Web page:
Explained simply, they are categories that you define that help users 1) navigate the content in the DAM, and 2) quickly add metadata to content in the DAM by choosing from these predefined categories.
Perhaps you think of them as filters. In professional speak, they're often referred to as Controlled Vocabularies. Whichever way you like to think of them, taxonomies are very important because they alert users of your DAM to what they can find in the system and how to find it easily. And as the chief organizer of content, you will find them invaluable!
But how does a taxonomy differ from metadata? The definition of a taxonomy is "the practice and science of classification of things or concepts, including the principles that underlie such classification".
We aim to bust some of the myths and misconceptions about taxonomies and help you see how they’re indispensable in structuring content and guiding your users. That's why we believe a proper taxonomyreally can rock!
Myth #1: Only librarians get a kick out of taxonomies
Fact:While librarians are generally perceived to be meticulous organizers, the work they do really benefits you when you walk into a library looking for a particular book – all you have to do is ask for the title or explain what it’s about, and a librarian will often be able to tell you the precise shelf where the book can be found.
Put yourself in your users’ shoes when they log into the DAM: What do they expect to find? Where do they expect to find it? Do your naming conventions make sense to users? Is pumpkin a fruit or a Halloween decoration? Consider your line of business, and the answer probably presents itself. When uncertain, ask your users what they expect.
Myth #2: Taxonomies take forever to create and maintain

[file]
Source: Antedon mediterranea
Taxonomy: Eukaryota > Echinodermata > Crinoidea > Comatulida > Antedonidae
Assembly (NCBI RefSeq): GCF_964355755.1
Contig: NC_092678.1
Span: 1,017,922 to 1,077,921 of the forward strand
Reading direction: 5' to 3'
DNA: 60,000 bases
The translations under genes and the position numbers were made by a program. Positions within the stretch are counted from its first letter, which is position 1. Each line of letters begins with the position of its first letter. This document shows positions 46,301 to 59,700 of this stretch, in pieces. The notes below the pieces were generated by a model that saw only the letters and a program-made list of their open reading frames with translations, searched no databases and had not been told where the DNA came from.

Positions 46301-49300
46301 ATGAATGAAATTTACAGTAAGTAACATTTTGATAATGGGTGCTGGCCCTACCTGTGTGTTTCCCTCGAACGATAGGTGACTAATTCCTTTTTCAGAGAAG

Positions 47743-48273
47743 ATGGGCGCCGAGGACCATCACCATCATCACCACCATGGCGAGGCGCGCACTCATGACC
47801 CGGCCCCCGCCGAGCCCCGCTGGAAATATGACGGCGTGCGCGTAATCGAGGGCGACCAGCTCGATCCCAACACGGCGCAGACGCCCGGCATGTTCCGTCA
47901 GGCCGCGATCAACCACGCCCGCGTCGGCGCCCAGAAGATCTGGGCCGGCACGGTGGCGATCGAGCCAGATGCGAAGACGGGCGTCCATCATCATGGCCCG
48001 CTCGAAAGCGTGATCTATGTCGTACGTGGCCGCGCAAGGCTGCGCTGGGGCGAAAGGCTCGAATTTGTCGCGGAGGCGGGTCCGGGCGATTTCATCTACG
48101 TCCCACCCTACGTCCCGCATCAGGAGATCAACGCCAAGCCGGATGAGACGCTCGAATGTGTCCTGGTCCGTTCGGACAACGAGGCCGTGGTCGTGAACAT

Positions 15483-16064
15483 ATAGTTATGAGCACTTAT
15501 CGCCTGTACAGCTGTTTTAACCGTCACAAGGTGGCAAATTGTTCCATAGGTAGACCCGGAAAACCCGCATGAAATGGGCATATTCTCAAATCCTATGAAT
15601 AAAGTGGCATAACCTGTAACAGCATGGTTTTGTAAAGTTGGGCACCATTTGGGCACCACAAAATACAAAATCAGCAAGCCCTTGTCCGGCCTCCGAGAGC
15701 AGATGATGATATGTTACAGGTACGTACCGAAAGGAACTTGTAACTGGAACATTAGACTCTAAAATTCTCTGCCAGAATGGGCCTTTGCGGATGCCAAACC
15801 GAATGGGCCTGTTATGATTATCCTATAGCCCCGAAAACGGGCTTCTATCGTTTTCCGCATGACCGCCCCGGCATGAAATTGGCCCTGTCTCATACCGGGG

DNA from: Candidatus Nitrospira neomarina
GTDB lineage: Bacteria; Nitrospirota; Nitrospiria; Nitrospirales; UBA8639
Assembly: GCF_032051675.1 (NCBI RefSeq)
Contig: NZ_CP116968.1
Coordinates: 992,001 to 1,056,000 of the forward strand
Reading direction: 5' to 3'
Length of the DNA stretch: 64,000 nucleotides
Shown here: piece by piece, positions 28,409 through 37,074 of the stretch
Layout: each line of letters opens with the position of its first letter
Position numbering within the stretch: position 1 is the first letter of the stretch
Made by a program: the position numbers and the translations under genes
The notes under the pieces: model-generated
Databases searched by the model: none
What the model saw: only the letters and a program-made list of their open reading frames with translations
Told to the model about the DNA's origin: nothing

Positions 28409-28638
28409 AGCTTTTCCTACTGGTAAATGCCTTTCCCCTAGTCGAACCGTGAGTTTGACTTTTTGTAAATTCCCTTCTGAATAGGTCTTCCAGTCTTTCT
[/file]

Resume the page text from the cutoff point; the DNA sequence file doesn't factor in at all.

Fact:True, some taxonomies are very complex. But realistically, theydon't have to be- and you shouldstart smallat any rate. Say you have a collection of employee photos. What would it take to make users find pictures of the right people? You could classify people by the department they work in – that alone could be massively helpful. Having done that, if there’s still too many pictures in each category, add another dimension by sub-divisions, if any, in each department. Another top-level dimension to filter by could be gender.
By planning carefully, you can create navigation that users will intuitively understand, and which doesn’t require too much clicking and navigation to find the content they’re after.
As a guiding principle, users should be able to find the right content inno more than three clicks.
Check out this taxonomy example from the White House Historical Association's Digital Library:
Myth #3: We’ll never agree on a structure
Being able to please everyone is a fantastic feeling, but realistically that’s (almost) never going to happen. So, our best tip is to bring on board key stakeholders, put your heads together and structure the content in a way that works for most. In the process, agree on routines for applying metadata when content is added to the system – metadata is the secret sauce that makes taxonomies work brilliantly. With well thought-out, structured metadata, setting up taxonomies will be a breeze.
Make taxonomies less taxing!
Taxonomies in a FotoWare DAM are used both for inputting metadata and as navigation when users go looking for content. Which means taxonomies can take the hassle out of adding metadata to new assets that you store in the system,andhelp users find content easily.